The India-Pakistan Crisis

The World and I, March 2002 | Go to article overview

The India-Pakistan Crisis


Mixed signals

PAKISTAN--Mixed signals are emanating from New Delhi and Washington on the current confrontation between Pakistan and India. While New Delhi continues to exert immense military and political pressure on Pakistan, the U.S. seems to be gently softening the tone of its pronouncements on Pakistan, moving away from its distinctly pro-Indian tilt of recent days.

The most alarming note in the on-going war of nerves between the two countries was struck [Jan. 11] by the Indian army chief when he described the situation on the borders as very serious and categorically stated that there was "scope for a limited conventional war." Alarmingly, the general did not rule out a nuclear strike against Pakistan if Islamabad used nuclear weapons first.

This tough talk seemed all the more ominous in the light of India's decision to conduct military exercises close to the border with Pakistan. The decision raised alarms in the U.S. which hinted that such a move could be dangerous because it might create circumstances that could trigger an accidental war.

Meanwhile, India's hawkish home minister, L.K. Advani, blew hot and cold in Washington, where he engaged in talks with a number of top U.S. officials, including President George Bush. Advani outlined a series of tough measures that Pakistan must take to satisfy India. He also issued a statement claiming that the U.S. president fully endorsed India's point of view on the current standoff, a line that was not echoed by the U.S. spokesman in describing the outcome of the talks.

Significantly, the U.S. stance on Pakistan seemed to be notably softer than in recent days. After the Bush-Advani meeting, a White House spokesman came out with a relatively benign statement, calling for both parties to recognize the importance of fighting terrorism. He added: "India and Pakistan have a mutual enemy in terrorism, not each other."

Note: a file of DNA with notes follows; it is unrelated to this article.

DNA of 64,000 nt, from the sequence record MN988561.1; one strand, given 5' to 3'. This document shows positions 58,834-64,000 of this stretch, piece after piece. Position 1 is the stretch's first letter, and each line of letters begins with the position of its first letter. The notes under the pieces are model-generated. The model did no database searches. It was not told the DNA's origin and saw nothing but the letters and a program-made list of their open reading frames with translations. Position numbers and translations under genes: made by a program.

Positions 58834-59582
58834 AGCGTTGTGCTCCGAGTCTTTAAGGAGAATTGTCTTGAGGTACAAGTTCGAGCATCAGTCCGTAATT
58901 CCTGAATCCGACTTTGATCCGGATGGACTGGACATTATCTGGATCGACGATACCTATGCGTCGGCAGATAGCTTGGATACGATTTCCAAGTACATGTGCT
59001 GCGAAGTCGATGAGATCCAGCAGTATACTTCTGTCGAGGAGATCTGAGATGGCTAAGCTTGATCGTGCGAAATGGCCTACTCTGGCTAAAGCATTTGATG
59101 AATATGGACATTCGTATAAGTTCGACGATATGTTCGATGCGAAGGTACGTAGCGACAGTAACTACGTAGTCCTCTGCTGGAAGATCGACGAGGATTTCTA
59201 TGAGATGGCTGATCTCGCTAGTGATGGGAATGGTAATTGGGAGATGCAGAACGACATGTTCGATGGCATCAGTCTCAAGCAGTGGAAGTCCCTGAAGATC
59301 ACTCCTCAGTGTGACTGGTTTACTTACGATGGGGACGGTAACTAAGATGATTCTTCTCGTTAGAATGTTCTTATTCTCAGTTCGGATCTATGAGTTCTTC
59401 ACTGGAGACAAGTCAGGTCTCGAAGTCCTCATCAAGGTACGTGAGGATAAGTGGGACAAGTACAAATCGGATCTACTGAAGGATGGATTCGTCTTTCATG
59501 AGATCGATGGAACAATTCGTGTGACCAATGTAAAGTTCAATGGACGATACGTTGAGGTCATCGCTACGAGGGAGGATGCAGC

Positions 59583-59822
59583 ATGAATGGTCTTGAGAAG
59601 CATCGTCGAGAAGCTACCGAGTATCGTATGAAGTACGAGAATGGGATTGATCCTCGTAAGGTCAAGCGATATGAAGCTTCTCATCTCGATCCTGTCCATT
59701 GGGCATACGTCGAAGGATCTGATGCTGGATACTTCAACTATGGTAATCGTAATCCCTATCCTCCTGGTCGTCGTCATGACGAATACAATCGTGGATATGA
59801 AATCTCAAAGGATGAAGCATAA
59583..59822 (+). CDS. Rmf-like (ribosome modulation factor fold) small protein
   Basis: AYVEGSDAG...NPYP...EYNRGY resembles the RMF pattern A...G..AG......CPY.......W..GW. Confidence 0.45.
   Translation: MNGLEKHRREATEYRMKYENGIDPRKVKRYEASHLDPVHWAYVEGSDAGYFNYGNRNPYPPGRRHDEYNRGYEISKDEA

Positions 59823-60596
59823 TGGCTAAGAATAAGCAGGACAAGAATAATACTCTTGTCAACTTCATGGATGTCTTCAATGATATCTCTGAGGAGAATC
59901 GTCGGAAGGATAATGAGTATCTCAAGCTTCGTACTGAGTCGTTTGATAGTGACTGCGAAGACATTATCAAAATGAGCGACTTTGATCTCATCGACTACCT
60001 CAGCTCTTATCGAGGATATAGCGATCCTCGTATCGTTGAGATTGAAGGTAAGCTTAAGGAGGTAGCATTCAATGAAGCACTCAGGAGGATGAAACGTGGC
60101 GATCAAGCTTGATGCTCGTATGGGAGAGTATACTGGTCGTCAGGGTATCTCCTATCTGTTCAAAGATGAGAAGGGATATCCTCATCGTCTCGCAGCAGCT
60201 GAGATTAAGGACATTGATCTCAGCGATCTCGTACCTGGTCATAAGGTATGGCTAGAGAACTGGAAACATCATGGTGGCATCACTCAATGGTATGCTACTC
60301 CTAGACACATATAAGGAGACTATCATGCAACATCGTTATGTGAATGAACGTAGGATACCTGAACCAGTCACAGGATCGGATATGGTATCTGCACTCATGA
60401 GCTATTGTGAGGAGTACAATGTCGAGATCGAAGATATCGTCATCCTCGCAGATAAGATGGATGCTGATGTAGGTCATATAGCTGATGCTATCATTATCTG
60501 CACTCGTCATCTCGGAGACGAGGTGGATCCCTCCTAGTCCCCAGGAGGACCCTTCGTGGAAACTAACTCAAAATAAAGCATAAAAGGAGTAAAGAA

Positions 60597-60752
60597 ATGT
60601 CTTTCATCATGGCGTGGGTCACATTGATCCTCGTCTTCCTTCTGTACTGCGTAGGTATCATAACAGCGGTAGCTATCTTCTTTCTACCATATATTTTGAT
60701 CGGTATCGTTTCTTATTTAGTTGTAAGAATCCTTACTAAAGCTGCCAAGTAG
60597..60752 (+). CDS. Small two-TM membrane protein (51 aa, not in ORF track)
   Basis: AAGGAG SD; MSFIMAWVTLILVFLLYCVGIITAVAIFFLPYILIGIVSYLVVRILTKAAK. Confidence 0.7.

India is obviously pursuing a strategy designed to keep the Pakistanis guessing and exerting the maximum amount of pressure on Islamabad. However, it is now clear that the U.S. is beginning to realize the dangers inherent in putting too many unrealistic demands on Musharraf, which could well push him to the wall. While the U.S. may not want to alienate a potentially important ally like India, it must also be aware that exerting too much pressure on Pakistan, a close ally in the anti-terror coalition, may prove disastrously counter-productive in the long run.

--Nation

January 13, 2002

Musharraf in major policy u-turn

PAKISTAN--Gen. Pervez Musharraf outlined the contours of the most significant policy U-turn in Pakistan since 1977, an about-face that has the potential to be positive for this South Asian country and its people.

In 1977, after Gen. Zia ul Haq's military coup, an attempt was made to reshape Pakistan in an ideological image compatible with the then military regime's domestic and foreign policy priorities.

Zia embarked on a cosmetic "Islamisation." This was motivated by domestic factors (to counter Zulfikar Ali Bhutto, father of former premier Benazir whom it had ousted in the July coup and cashing in on the Islamic opposition to Bhutto) and international aspects, given the joint "jihad" of Pakistan and the United States beginning in 1979, the same year that Zulfikar Ali Bhutto was hanged.

Ironically, 25 years later, that edifice erected by one military regime is being brought down, brick-by-brick, policy-by-policy, by its successor military regime. The vision of a progressive and pluralistic Pakistan is being reinstated as the ideological roadmap for the twenty-first century. This was the vision of Pakistan's founder, Muhammed Ali Jinnah. ...

In his 25 months in office, Musharraf has combined flexibility with the ability to make difficult decisions. The general played peacemaker at Agra last year, much to the chagrin of the Indian establishment.

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